Steven Walker posted an update 1 year, 5 months ago
Machine Embroidery – What’s Your Style?
When referring to machine embroidery, there are basically two types: Computerized Machine Embroidery and Free Motion Embroidery. Both types of machine embroidery offer advantages and challenges for https://mcessay.com essay writing websites, but very different results.
In free motion embroidery, the design is being stitched free hand
Computerized Machine Embroidery uses a sewing machine that has the capability of having a design imported into it™s memory, and the sewing is controlled by the machine.
When using a computerized embroidery machine, you must first acquire your design. These can be purchased, either in the form of a downloadable file on the internet, or from design collections can be purchased on an input device such as a CD or proprietary card used on the machine.
An embroidery machine uses a hoop to secure the fabric in place while the design is being stitched. A layer of stabilizing material is used underneath the fabric to give it body, and is secured with the fabric into the hoop.
Select stabilizer based on the type of fabric you are using. Many kinds are available, and a knowledgeable salesperson can help you choose the right one.
The operator chooses the color threads to be used, and as one color section is complete, the machine will pause while the thread color is changed. All action is controlled by the machine. When all the stitching is complete, the hoop is removed from the machine, and the fabric removed from the hoop. The stabilizer on the underside will then be trimmed off. The stabilizer should be trimmed as close to the stitching as possible. Any finish work is ready to be done.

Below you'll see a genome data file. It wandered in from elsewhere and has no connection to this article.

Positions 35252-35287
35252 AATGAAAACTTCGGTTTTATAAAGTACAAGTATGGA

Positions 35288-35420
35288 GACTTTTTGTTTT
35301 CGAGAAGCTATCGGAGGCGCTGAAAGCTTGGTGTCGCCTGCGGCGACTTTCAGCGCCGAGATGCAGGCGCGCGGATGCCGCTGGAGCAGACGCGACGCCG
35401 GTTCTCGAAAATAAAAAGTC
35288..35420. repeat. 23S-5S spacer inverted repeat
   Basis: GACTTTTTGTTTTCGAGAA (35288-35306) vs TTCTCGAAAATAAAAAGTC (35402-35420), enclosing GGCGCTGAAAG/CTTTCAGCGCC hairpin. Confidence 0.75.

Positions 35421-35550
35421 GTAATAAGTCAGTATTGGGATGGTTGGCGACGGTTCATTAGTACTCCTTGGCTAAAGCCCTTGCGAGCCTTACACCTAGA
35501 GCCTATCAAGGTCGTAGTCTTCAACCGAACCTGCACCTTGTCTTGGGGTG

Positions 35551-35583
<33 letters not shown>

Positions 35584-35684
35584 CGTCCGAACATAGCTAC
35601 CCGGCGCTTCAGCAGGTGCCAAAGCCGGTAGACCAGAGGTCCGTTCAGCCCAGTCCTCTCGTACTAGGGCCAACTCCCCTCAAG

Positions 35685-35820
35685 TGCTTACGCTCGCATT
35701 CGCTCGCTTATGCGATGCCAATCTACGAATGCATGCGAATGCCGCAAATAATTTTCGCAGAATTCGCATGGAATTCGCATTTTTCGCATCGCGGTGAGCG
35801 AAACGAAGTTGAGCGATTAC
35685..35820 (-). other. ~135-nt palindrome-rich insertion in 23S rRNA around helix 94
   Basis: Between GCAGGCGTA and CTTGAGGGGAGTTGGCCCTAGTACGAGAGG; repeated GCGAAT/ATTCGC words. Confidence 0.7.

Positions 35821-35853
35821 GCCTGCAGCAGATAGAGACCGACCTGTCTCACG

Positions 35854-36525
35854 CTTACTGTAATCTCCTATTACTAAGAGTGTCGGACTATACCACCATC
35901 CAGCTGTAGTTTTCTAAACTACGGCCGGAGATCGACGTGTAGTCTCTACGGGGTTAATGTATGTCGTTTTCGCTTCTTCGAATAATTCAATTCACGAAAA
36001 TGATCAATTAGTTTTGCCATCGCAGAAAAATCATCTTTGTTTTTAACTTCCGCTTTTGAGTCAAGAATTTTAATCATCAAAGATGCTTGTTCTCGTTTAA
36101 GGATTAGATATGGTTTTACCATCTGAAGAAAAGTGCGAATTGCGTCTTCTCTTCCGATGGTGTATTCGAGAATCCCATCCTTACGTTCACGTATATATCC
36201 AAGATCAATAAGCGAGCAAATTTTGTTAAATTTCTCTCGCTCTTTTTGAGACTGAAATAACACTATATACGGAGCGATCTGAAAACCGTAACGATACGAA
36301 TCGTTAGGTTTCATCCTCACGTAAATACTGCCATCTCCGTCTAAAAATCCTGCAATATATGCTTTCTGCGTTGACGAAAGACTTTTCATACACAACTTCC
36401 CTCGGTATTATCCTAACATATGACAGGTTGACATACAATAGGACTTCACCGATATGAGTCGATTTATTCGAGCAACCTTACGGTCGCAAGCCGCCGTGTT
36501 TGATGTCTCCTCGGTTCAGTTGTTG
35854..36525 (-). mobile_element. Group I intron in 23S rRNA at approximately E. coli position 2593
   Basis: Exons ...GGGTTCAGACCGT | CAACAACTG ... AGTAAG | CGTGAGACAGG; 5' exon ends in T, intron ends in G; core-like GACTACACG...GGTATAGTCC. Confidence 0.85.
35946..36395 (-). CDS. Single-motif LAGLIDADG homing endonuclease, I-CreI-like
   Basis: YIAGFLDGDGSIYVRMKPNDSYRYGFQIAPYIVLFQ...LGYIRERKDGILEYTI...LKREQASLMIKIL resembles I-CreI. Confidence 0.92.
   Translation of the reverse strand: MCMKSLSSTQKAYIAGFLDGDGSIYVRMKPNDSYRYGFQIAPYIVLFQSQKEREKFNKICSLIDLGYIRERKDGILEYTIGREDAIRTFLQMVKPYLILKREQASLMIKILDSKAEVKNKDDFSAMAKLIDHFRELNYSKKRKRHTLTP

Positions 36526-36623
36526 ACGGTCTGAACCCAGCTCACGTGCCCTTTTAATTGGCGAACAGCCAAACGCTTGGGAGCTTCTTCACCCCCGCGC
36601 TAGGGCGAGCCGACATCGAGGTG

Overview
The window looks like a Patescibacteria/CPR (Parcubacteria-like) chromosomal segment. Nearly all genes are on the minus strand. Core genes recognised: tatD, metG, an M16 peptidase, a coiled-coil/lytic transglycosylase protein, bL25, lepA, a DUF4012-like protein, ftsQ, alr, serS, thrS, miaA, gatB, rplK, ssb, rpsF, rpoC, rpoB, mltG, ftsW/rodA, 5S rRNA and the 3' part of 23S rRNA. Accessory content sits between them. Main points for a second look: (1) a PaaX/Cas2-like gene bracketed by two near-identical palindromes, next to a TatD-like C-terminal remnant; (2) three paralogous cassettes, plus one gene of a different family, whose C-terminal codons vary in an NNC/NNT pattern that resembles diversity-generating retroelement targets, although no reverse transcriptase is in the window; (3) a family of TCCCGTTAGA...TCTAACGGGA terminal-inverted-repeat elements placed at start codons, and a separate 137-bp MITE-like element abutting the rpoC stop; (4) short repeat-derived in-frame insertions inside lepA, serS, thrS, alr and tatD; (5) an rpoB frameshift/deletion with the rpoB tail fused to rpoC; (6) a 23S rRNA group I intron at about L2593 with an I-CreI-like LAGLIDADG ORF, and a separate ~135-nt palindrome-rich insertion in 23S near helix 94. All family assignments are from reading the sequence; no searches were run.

Free Motion Embroidery uses a standard sewing machine and all elements of the process is controlled by the user. A darning foot is used when this type of embroidery. This allows the needle to move freely, while the fabric movement and speed of stitching is controlled by the operator.
In free motion embroidery, the design is being stitched ‘free hand’. This technique lends a painterly quality to the work. The operator has chosen a design and is, quite literally, painting with thread. This method requires skill and practice, and the end products are one of a kind. Creativity is the key here.
If one is planning on producing multiples of a design, or wants the ability to replicate a design at a future date, computerized machine embroidery is required. There will be no difference in size, stitch count, or density of stitches. If, on the other hand, the operator wants creative control, then free motion embroidery will allow the individual to create a one of a kind piece that will never be duplicated exactly.